Naoki Ohta, MDa, Hiroki Yasudo, MD, PhDa, Makoto Mizutani, MDa, Takeshi Matsushige, MD, PhDa, Reiji Fukano, MD, PhDa, Setsuaki Kittaka, MD, PhDa, Kenji Maehara, MDa, Kiyoshi Ichihara, MDb, Shouichi Ohga, MD, PhDc, and Shunji Hasegawa, MD, PhDa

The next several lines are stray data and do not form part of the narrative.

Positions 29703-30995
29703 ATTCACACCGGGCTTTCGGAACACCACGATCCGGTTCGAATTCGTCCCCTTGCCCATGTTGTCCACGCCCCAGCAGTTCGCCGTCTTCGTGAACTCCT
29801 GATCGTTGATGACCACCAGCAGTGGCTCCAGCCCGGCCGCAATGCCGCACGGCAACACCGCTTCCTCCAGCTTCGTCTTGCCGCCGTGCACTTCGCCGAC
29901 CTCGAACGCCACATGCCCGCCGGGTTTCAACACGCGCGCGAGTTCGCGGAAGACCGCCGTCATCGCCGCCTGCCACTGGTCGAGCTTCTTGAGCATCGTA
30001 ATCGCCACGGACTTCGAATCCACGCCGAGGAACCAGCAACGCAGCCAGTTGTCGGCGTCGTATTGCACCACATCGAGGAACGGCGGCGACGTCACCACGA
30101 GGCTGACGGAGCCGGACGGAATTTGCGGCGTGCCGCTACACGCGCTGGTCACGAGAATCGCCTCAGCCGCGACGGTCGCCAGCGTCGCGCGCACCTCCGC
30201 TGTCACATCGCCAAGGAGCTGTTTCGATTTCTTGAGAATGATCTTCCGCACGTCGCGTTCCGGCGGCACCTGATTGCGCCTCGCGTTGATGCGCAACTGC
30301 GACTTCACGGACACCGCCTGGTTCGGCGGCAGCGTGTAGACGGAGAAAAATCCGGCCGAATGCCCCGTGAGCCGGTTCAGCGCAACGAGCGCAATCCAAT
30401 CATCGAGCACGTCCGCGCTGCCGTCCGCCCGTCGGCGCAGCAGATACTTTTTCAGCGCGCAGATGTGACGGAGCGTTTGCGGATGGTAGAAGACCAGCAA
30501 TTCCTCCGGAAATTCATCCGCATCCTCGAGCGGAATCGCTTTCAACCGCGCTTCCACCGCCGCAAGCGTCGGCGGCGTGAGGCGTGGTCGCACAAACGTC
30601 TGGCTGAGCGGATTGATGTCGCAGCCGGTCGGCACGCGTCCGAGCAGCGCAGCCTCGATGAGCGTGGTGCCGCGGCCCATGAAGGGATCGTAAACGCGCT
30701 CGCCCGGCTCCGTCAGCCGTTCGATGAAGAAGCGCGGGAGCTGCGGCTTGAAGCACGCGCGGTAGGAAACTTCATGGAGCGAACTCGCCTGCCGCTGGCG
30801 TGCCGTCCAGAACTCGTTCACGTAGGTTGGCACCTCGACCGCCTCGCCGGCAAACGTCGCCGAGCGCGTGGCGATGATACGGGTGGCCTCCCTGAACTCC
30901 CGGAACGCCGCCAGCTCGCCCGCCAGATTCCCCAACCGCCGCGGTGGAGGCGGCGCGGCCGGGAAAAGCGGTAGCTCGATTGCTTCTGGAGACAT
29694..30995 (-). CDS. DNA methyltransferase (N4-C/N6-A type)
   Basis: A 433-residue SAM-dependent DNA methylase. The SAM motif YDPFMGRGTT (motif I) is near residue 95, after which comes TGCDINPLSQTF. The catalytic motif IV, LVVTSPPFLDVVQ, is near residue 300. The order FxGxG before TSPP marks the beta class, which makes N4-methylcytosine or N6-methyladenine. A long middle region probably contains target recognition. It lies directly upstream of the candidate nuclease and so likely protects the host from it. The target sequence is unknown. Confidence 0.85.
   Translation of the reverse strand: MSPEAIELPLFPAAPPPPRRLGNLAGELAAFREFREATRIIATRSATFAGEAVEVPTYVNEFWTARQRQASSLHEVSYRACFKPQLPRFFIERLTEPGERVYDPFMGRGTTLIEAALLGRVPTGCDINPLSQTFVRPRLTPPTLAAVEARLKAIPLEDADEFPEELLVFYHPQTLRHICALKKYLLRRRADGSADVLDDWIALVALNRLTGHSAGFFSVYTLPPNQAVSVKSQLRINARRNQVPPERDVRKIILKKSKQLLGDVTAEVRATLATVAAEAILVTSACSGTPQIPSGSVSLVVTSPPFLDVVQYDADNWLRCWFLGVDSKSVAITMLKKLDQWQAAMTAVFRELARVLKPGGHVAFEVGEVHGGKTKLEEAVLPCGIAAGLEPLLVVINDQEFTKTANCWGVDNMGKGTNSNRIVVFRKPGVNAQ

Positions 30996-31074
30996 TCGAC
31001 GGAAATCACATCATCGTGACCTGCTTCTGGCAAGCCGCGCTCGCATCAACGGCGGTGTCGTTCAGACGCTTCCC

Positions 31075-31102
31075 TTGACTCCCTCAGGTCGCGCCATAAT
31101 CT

OBJECTIVE: Upper urinary tract infection (UTI) is the most common serious bacterial infection in childhood. Patients with upper UTI have a risk for renal scarring with subsequent complications including hypertension, proteinuria, and progressive renal failure. However, the predictive biomarkers of renal scarring in children with upper urinary tract infection are still unknown. In this study, we evaluated whether soluble ST2 levels can be biomarkers of subsequent renal scarring in patients with upper UTI. METHOD: All subjects were enrolled in Yamaguchi University Hospital between 2008 and 2016. We retrospectively studied pediatric patients with upper UTI. Twenty-eight children had an upper UTI with (n=14) and without (n=14) renal scarring and underwent 99mtechnetium dimercaptosuccinic acid imaging. In addition, 13 control subjects were enrolled. The clinical data and serum cytokine levels, including soluble ST2 levels, were compared between those with and without renal scars using the Mann-Whitney U-test and Chi-square test as statistical analysis. RESULT: Serum soluble ST2 levels were significantly higher in the scar group than in the non-scar group, whereas there were no differences in the levels of serum interferon-?, interleukin-6, interleukin-10, soluble tumor necrosis factor receptor 1, and transforming growth factor-? between the scar and non-scar groups. The area under the curve for differentiating between the non-scar and scar groups on the basis of measurements of serum soluble ST2 was 0.79, with a sensitivity and specificity of 92.9% and 64.3%, respectively. CONCLUSION: These results suggest that serum soluble ST2 levels on admission could be a useful biomarker of subsequent renal scarring in pediatric patients with upper UTI.